How would you name a male pet, Monkey? Since 'scimmia' is female it doesn't seem right. Scimmio, or is that slang for something else?

closed as unclear what you're asking by DaG, Denis Nardin, abarisone, Charo Apr 8 '17 at 8:45

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  • What I originally tried to enter, without the last sentence, got rejected as low quality, so I had to lengthen the post some – George Jempty Apr 4 '17 at 11:56
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    Scimmia is fine. For example in Italian we call Shere-Khan tigre although the character is manifestly male and the word is female. Grammatical gender does not have a one-to-one correspondence with biological sex. In my opinion this question is still low quality, though, since it is unmotivated. – Denis Nardin Apr 4 '17 at 13:47
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    This question should definitely be clarified, as the diversity of the answers shows. Is the OP asking about grammatical genders in Italian (if so, please clarify what you are asking)? a suggestion for a name for a pet (off-topic here)? whether “scimmio” is used in Italian (no)? – DaG Apr 7 '17 at 9:48
  • If @DaG got the question right, then it should be changed to "Is calling a male monkey pet Scimmio correct, in Italian?" At least it would avoid users come out with fantasy names, which is out of the scope for this site, IMO. – kiamlaluno Sep 9 '17 at 11:47

Maybe call it scimmiotto. The suffix -otto sounds cute in Italian, so it fits to a pet, regardless of age or size.


"Scimmia" is for both genders.

In Italian there are many animals with female name for both genders, for instance: zebra, vipera, marmotta, balena, ...



  • It's neither English or Italian.

  • Has connotations of monkey, small and cute.

  • The masculine suffix suits a male pet.

  • Can be abbreviated to ketto.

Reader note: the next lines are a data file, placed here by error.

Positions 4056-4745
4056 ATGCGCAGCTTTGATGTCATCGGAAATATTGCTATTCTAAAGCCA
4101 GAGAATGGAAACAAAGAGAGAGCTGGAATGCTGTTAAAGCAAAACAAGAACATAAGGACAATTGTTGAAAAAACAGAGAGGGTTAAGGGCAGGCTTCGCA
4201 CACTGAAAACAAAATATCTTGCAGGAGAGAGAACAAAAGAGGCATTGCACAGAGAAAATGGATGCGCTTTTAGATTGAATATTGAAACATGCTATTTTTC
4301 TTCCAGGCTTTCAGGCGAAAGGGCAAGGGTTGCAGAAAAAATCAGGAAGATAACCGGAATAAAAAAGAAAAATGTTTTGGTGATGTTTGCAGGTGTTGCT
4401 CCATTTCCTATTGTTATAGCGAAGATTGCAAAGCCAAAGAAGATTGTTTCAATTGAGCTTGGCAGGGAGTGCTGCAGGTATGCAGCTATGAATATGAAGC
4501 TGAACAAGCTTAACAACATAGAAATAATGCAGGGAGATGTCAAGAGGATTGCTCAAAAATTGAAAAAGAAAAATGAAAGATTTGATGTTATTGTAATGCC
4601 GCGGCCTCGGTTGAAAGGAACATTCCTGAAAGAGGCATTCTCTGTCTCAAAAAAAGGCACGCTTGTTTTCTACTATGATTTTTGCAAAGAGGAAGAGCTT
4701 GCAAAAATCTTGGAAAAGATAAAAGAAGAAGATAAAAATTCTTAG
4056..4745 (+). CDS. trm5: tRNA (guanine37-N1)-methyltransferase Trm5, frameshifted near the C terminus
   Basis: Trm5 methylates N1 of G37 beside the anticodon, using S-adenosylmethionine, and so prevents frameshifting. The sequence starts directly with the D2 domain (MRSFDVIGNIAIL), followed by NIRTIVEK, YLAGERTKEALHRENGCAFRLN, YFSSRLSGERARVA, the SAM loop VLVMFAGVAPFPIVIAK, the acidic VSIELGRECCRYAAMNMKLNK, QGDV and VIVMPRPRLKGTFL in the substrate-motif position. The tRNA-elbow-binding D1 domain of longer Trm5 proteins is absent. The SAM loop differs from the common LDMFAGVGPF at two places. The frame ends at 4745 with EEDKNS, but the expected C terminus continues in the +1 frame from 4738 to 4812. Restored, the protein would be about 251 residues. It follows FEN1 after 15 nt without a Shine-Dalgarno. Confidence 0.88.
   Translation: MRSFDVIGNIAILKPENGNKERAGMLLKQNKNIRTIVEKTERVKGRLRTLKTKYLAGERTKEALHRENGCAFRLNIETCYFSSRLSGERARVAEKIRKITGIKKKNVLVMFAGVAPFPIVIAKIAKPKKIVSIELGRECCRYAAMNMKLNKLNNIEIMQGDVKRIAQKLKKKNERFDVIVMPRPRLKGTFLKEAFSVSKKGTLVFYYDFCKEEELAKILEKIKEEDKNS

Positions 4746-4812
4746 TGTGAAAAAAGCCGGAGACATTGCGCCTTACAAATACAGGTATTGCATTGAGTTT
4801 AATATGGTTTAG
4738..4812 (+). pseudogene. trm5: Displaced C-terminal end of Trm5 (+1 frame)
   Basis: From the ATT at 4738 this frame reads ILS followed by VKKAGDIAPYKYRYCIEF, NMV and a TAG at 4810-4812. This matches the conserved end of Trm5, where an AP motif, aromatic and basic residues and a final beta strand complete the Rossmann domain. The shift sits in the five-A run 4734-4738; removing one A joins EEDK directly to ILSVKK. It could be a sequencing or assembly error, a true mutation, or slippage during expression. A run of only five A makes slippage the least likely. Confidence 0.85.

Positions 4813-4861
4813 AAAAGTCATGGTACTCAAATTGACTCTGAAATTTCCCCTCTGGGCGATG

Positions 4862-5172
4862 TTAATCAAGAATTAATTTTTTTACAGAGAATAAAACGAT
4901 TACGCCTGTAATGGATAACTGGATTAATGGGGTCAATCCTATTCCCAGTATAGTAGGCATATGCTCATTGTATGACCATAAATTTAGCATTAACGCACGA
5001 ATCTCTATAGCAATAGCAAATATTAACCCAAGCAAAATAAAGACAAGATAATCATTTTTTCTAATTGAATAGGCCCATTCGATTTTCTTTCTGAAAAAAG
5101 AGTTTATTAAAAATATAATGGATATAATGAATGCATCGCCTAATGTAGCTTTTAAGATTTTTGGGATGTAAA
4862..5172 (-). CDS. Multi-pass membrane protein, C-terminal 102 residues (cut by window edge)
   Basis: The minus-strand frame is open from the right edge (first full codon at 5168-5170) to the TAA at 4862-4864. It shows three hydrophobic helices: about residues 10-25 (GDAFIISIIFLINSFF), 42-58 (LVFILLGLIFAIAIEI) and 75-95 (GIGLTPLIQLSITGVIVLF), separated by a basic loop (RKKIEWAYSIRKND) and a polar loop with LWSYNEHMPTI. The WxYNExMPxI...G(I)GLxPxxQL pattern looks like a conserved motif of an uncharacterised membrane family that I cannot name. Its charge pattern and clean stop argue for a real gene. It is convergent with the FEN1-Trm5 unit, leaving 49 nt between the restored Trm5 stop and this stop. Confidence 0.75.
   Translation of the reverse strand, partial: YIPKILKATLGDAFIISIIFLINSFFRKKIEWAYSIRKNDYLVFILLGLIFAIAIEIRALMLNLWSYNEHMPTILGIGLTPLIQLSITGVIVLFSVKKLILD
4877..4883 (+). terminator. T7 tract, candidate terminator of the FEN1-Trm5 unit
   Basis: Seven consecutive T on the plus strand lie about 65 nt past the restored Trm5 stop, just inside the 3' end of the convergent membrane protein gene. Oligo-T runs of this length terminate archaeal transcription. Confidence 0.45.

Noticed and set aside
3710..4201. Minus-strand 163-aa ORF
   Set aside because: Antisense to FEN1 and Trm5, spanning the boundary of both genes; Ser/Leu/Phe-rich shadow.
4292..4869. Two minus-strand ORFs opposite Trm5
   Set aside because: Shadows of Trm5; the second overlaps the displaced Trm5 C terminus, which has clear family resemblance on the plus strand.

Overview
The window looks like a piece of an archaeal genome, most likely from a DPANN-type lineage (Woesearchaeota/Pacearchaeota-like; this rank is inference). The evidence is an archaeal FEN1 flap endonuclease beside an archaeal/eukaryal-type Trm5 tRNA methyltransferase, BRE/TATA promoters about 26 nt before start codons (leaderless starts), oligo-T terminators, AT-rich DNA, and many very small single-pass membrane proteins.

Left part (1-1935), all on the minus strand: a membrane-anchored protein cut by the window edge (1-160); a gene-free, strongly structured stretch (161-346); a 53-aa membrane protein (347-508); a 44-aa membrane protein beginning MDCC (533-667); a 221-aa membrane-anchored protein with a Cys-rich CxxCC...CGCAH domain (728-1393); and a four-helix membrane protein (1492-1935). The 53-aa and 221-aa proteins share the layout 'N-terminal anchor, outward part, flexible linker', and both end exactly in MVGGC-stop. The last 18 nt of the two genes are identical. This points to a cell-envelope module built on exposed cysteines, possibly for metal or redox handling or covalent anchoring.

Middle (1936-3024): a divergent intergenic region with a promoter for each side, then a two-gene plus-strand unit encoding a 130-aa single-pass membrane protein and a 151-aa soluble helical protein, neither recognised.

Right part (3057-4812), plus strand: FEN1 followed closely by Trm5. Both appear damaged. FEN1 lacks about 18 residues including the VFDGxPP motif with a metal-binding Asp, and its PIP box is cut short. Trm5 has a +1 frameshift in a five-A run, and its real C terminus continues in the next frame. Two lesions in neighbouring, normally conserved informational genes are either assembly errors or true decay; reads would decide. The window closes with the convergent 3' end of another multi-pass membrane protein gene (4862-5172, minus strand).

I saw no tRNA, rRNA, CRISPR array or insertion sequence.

• Let me see. Answered the question? Yes. Low quality question? Yes. Down vote explained? No. First post encouragement? No. Typical Stack Overflow behaviour? Unfortunately, yes. – andy256 Apr 7 '17 at 10:40
  • This does not answer the question. As far as I can tell this answer has very little to do with my the question indeed. – Denis Nardin Apr 7 '17 at 10:50
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    The question is low quality and very unclear (see my comment to the question), so it is unclear if the answer is relevant. And, in my not-so-humble opinion, “Monketto” is an awful name (among other reasons, because monco means “mutilated” in Italian), so I deem it “not useful”, which is exactly what “-1” means. – DaG Apr 7 '17 at 12:18
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    @andy256: As I have written, I downvoted your answer for its specific merits (or lack thereof), not those of the question. In Italian “Monketto” sounds more or less like “Armlessy” could in English. – DaG Apr 8 '17 at 7:49
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    I agree that Monketto pronunced as it's Italian (that is, as written) sounds like "without arms", but if we pronunced it as it's English (that is "monkitto") is not so bad. I agree with you, sometime people are too much fussy, here. (Hence, +1). – CarLaTeX Apr 19 '17 at 2:45

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